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Saudis waking up to terrorist threat

WINSTON CHURCHILL recognized the potential Saudi problem more than 80 years ago, before there was a Saudi Arabia. In 1921 he warned: "In the vast deserts of Arabia . . . there dwell the peoples of Nejd, powerful nomadic tribes, at the head of whom the remarkable chief Ibn Saud maintains himself . . . A large number of Ibn Saud's followers belong to the Wahhabi sect, a form of Mohammedanism which bears, roughly speaking, the same relations to orthodox Islam as the most militant form of Calvinism would have borne to Rome in the fiercest times of the religious wars. The Wahhabis profess a life of exceeding austerity . . . They hold it as an article of duty, as well as of faith, to kill all who do not share their opinions . . . Austere, intolerant, well armed, and blood-thirsty, in their own regions the Wahhabis are a distinct factor which must be taken into account . . ."

Churchill's answer was what he called the "Sherifian solution." At that time Hussein ibn Ali of the Hashimites was the Sherif of Mecca, keeper of the Muslim holy places, whom Lawrence of Arabia had helped throw off the yoke of the Ottoman Empire in World War I. Churchill wanted Hussein to stay in charge of the holy cities, and he helped put his sons, Feisal and Abdullah, on the thrones of the newly formed countries of Iraq and Transjordan, as Jordan was then called.

But Abdul Aziz ibn Saud soon swept out of the desert with his fanatical band of warriors, the Ikhwan (brothers), to capture both Mecca and Medina and displace Britain's ally Hussein. The Ikhwan cut all the telegraph lines along their line of march, saying the telegraph was Satan's tool. The Saudi state was proclaimed in 1932. Today all that is left of Churchill's Sherifian solution is Hussein's great-great grandson, King Abudullah of the Hashimite Kingdom of Jordan.

The West made its accommodation with the oil rich Saudis and made them strategic allies. But in the age of terrorism and the Saudi kingdom's bad seed, Osama bin Laden, the whole US-Saudi relationship has come into question. In July a congressional report was extremely critical of the Saudi government for not cooperating on terror. The Saudis stand accused of supporting Islamic charities that are terrorist fronts. But there is something wrong with the "basic logic" of saying the Saudi government willingly supports terror, as Prince Bandar, the Saudi ambassador to Washington, has said. Overthrowing the monarchy is one of Osama bin Laden's top goals.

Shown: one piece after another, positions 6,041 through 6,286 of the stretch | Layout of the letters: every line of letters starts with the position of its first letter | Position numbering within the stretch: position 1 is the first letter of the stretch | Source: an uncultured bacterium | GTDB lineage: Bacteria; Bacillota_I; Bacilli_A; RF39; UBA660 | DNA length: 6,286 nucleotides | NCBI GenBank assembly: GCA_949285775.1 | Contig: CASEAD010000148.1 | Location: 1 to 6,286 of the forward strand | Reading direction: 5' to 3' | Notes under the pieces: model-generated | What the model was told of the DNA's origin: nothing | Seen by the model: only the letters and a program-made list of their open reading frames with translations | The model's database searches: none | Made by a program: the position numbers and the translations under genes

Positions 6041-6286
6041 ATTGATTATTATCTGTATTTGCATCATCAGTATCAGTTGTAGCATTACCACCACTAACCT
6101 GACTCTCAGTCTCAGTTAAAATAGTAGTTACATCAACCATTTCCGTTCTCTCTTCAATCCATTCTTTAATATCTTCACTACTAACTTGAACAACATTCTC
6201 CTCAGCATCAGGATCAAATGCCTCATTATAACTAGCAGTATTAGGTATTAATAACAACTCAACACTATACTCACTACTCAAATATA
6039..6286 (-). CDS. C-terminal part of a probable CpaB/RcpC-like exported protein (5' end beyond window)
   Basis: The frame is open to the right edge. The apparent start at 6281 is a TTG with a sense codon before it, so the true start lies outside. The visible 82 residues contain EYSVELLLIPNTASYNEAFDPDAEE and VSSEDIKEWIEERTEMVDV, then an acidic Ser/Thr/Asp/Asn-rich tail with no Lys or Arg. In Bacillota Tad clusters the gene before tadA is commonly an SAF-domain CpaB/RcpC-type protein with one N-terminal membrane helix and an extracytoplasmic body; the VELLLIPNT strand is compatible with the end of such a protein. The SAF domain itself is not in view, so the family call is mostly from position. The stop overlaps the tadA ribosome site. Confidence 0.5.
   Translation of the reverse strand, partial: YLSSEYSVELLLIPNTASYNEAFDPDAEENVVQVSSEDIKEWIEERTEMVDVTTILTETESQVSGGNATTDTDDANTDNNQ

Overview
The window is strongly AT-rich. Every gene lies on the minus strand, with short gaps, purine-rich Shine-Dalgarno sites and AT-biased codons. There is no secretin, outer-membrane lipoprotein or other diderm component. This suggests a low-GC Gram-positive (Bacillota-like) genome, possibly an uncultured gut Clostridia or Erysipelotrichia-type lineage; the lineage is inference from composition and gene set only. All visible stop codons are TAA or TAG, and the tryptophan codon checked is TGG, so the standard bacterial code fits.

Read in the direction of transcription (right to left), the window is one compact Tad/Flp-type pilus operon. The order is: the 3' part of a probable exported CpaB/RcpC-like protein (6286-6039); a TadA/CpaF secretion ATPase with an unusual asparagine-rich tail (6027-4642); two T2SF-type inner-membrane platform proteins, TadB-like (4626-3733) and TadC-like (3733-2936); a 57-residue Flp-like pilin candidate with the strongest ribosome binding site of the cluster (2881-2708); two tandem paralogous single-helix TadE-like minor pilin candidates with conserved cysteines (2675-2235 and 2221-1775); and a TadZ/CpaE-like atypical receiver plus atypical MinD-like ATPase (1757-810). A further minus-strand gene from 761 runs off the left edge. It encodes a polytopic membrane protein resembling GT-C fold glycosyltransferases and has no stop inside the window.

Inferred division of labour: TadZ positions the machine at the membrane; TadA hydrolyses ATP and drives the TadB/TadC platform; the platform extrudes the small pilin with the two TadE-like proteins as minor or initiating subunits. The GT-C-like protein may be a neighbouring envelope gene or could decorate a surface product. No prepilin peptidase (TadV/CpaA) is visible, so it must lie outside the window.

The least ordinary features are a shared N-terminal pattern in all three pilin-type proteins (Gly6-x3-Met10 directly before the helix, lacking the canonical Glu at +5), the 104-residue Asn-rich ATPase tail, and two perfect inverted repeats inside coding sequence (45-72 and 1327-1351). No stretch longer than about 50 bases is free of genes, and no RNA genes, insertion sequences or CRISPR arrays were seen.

It may be that the Saudi government was not quick to recognize the danger in its midst. It is also true that Saudis were willing to finance questionable activities abroad as long as the kingdom was not threatened. And it is certainly true that the Saudi-financed religious schools throughout the Muslim world have preached an intolerance that would have come as no surprise to Winston Churchill.

But the Saudi royal family itself is no stranger to attacks from the Islamic fundamentalist right. Ibn Saud had to forcibly suppress the Ikhwan, whom he called his "murderous innocents." In 1979 a band of militants took over the Great Mosque in Mecca, and the loudspeakers that traditionally call the faithful to prayer sounded forth with denunciations of corruption among the Saudi royals -- a charge not altogether unfounded.

Yet, even though the Saudi state was based on an alliance between the royal family and the ultra-conservative Wahhabi sect, over the years the House of Saud has proved to be in many ways a force for modernization, bringing in change slowly so as not to make the same mistake the Shah of Iran made by pushing reform too fast.

After the May terrorist incidents in Saudi Arabia and this summer's bloody crackdowns, it would seem that the Saudis have finally awakened to the extent to which their kingdom has become a cauldron of terrorists. In recent weeks US officials have been pleasantly surprised at how much cooperation the Saudis are willing to give combating terror, starting with a greater effort to choke off funds to bogus charities.

The United States should continue to work with the Saudi government with patience and understanding, not hostility, as frustrating as that may be. Getting American troops out of the kingdom, where many found their presence offensive, was a good first step.

Saudi Arabia has deep structural problems, and reforms won't be easy. But in Saudi Arabia reform will come slowly or not at all. Some neoconservatives believe that overthrowing Saddam Hussein was the first shudder of a regional earthquake that would sweep away monarchies such as the Saudis. But their concept of bringing one-style-fits-all democracy to the Middle East was always seriously delusional and would almost certainly lead to an even less tolerant and more repressive religious regime. Regime change is not a panacea, and the growing catastrophe in Iraq should be enough for one administration.

H.D.S. Greenway's column appears regularly in the Globe.

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